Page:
Currently, immune checkpoint inhibitors are the most popular first line immunotherapies for several cancer types, but they often fail to work in tumors that are poorly infiltrated with immune cells. Immune-modulatory cytokines such as IL2 and Granulocyte Macrophage Colony Stimulating Factor (GMCSF) can stimulate and activate immune cells, but their use is not favorable due to associated toxicities and limited bioavailability to tumors via systemic administration. Cell therapies such as adoptive cell transfer (ACT), including CAR T cell therapies, can be used to deliver immune cells against desired tumor antigens. 

Finally, vaccines using dendritic cell (DCs) loaded with desired tumor antigens are also being used to enhance tumor specific immune responses. Vascular barriers and other immune escape mechanisms developed by tumors might limit the use of cellular and vaccine therapies. 

Another unique class of immunotherapy agents include native or genetically modified viruses, termed as oncolytic viruses (OVs). Genes associated with pathogenicity are often deleted in OVs to enhance safety. (I will describe the use of OVs, the advantages, and limitations in more detail in my next blog). OVs can act as immune modulatory agents by activating innate and adaptive immune responses. Many of the above-mentioned immunotherapy agents might not always be effective due to complexity in tumor phenotype across cancer types. Many cancers exhibit a complex phenotype that can foster tumor progression and suppress anti-tumor immunity. Tumor phenotype plays a crucial role in determining the response to many immunotherapy agents. 

Recently, Drs. Ira Mellman and Dan Chen described the three common immunological phenotypes exhibited by tumors: the inflamed tumors, immune desert tumors and immune excluded tumors, collectively known as “cold tumors”. Inflamed tumors are often referred to as “hot” tumors, as they are generally composed of immune cells such as CD8+ T cells, regulatory T cells, and myeloid suppressor cells; often these cells exhibit exhaustion phenotypes. Checkpoint blockers and other immunotherapies are shown to work well in the hot tumor phenotype.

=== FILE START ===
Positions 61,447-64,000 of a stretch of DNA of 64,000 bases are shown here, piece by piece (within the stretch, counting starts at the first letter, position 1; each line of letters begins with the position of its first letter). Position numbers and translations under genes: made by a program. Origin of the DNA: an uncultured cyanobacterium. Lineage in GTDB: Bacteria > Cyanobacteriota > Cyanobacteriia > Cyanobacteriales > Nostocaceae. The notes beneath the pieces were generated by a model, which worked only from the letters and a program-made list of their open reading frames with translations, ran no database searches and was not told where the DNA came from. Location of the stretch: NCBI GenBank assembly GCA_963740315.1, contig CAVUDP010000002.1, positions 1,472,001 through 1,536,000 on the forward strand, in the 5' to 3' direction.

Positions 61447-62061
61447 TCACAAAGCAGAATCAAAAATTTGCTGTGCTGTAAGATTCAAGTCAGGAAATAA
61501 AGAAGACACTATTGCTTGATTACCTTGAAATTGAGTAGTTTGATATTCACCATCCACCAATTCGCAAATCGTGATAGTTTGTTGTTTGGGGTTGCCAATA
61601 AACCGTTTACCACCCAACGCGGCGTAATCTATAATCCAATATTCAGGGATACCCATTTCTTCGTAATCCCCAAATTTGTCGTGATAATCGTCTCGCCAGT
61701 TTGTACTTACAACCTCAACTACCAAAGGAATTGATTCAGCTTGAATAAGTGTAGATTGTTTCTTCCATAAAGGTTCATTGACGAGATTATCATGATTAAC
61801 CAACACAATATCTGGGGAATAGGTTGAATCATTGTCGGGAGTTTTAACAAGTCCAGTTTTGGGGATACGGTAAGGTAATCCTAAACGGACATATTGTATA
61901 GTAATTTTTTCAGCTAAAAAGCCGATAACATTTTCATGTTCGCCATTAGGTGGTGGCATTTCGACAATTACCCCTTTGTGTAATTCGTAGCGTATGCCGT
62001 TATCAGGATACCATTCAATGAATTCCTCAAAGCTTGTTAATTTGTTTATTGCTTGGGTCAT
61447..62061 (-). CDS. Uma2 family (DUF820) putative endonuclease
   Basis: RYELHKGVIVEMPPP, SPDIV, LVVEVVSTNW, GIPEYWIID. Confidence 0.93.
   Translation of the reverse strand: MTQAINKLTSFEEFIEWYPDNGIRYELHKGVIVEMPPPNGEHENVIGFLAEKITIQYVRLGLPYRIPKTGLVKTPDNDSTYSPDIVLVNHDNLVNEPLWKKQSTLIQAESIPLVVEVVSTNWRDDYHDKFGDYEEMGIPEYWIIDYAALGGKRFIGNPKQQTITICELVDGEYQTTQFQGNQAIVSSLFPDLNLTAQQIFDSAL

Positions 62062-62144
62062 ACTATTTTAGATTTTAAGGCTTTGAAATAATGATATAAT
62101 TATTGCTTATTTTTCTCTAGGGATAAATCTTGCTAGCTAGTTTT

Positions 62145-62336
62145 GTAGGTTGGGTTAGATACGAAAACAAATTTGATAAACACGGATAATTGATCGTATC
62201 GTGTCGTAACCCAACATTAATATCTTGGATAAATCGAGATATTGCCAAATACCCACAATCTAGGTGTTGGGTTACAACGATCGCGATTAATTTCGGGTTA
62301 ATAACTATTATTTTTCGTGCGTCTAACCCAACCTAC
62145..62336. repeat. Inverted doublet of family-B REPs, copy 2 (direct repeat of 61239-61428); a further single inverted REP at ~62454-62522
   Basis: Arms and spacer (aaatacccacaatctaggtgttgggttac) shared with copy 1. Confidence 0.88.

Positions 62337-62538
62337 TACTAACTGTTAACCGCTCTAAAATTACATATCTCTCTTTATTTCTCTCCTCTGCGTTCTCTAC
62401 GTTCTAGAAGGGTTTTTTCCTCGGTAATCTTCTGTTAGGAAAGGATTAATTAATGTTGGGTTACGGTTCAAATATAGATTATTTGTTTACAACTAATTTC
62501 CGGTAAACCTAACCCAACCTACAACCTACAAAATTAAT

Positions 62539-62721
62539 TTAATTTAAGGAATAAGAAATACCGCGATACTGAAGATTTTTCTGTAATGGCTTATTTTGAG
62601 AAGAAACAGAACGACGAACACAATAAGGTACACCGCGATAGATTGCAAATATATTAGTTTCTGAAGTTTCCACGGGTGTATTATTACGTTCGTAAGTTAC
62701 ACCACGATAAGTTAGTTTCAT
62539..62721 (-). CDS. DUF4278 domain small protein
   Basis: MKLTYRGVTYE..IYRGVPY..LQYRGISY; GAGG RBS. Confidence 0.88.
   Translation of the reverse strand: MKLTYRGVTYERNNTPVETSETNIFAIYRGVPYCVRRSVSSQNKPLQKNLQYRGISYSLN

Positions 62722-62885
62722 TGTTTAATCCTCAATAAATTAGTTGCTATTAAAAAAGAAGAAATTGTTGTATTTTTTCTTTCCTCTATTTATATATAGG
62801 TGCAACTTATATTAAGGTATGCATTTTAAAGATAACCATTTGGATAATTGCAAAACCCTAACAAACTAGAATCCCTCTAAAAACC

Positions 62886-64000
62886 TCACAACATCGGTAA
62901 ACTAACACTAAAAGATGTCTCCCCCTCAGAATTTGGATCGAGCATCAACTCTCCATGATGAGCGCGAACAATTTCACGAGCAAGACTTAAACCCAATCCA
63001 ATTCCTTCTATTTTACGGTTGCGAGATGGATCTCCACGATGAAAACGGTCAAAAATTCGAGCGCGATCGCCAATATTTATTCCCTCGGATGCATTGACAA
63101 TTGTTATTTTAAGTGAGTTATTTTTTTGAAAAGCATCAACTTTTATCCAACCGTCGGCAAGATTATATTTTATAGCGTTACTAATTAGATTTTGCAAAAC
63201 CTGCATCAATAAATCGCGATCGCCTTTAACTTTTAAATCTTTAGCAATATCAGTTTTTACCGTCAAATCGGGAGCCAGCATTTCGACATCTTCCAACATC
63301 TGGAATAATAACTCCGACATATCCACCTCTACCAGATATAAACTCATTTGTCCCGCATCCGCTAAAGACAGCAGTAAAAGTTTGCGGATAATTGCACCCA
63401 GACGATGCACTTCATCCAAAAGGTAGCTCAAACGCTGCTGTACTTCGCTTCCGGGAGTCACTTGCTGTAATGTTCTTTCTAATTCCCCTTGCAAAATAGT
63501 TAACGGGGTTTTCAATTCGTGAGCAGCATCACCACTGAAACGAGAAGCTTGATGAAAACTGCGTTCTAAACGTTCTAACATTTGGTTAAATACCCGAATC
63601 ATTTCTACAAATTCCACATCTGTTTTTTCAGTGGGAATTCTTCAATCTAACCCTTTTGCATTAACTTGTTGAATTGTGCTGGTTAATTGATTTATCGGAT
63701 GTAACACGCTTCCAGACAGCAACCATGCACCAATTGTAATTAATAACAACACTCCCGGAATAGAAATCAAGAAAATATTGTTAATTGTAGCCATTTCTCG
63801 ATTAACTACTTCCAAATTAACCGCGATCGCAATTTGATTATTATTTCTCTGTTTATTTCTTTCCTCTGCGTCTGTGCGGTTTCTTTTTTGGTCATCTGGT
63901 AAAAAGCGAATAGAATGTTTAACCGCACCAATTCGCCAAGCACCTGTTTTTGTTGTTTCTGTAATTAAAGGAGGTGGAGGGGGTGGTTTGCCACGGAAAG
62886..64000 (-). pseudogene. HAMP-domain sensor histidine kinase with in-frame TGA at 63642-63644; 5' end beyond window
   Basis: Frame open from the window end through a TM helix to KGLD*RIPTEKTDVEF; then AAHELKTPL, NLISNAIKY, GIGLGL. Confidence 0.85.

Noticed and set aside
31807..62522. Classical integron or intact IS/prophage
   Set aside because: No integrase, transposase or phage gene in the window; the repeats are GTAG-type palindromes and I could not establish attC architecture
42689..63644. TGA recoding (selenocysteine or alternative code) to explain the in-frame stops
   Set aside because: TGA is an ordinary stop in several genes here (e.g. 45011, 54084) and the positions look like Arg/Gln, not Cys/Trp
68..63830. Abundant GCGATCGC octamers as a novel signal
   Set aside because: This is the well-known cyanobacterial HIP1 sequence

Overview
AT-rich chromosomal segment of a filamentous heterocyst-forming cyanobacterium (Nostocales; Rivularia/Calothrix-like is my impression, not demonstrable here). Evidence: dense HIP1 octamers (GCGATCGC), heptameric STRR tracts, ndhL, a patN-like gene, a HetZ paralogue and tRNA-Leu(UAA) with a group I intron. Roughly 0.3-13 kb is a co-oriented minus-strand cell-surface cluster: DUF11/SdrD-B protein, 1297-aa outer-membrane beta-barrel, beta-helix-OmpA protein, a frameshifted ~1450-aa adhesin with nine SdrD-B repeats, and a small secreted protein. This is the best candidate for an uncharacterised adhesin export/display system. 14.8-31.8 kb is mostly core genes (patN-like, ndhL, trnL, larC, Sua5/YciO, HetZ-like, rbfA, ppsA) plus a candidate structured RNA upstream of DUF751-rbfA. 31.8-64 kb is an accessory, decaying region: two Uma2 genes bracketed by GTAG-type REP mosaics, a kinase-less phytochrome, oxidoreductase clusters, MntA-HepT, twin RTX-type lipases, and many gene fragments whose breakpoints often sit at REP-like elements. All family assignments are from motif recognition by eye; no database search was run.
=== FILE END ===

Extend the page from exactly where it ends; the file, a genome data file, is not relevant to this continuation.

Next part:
The other two phenotypes are often referred as "cold": the immune desert phenotype is characterized by immunological ignorance and immune tolerance due to the absence of neo-antigens, danger signals, and loss of MHC1, which is required for presentation of tumor derived antigens by DCs to T cells (this process is termed as cross presentation). Lastly, the immune excluded tumors are composed of vascular factors, barriers, and stromal based inhibition leading to the inhibition of immune cell infiltration. Selecting the right immunotherapy for the right tumor type is the key to precision immunotherapy.

In my future blogs, I will discuss in detail the mechanisms of action of oncolytic viruses and the potential strategies for the use of OVs in converting between tumor phenotypes, for example converting the “cold” tumor to a “hot” tumor.

Disclaimer: This blog is strictly based on my opinion and my understanding of current literature.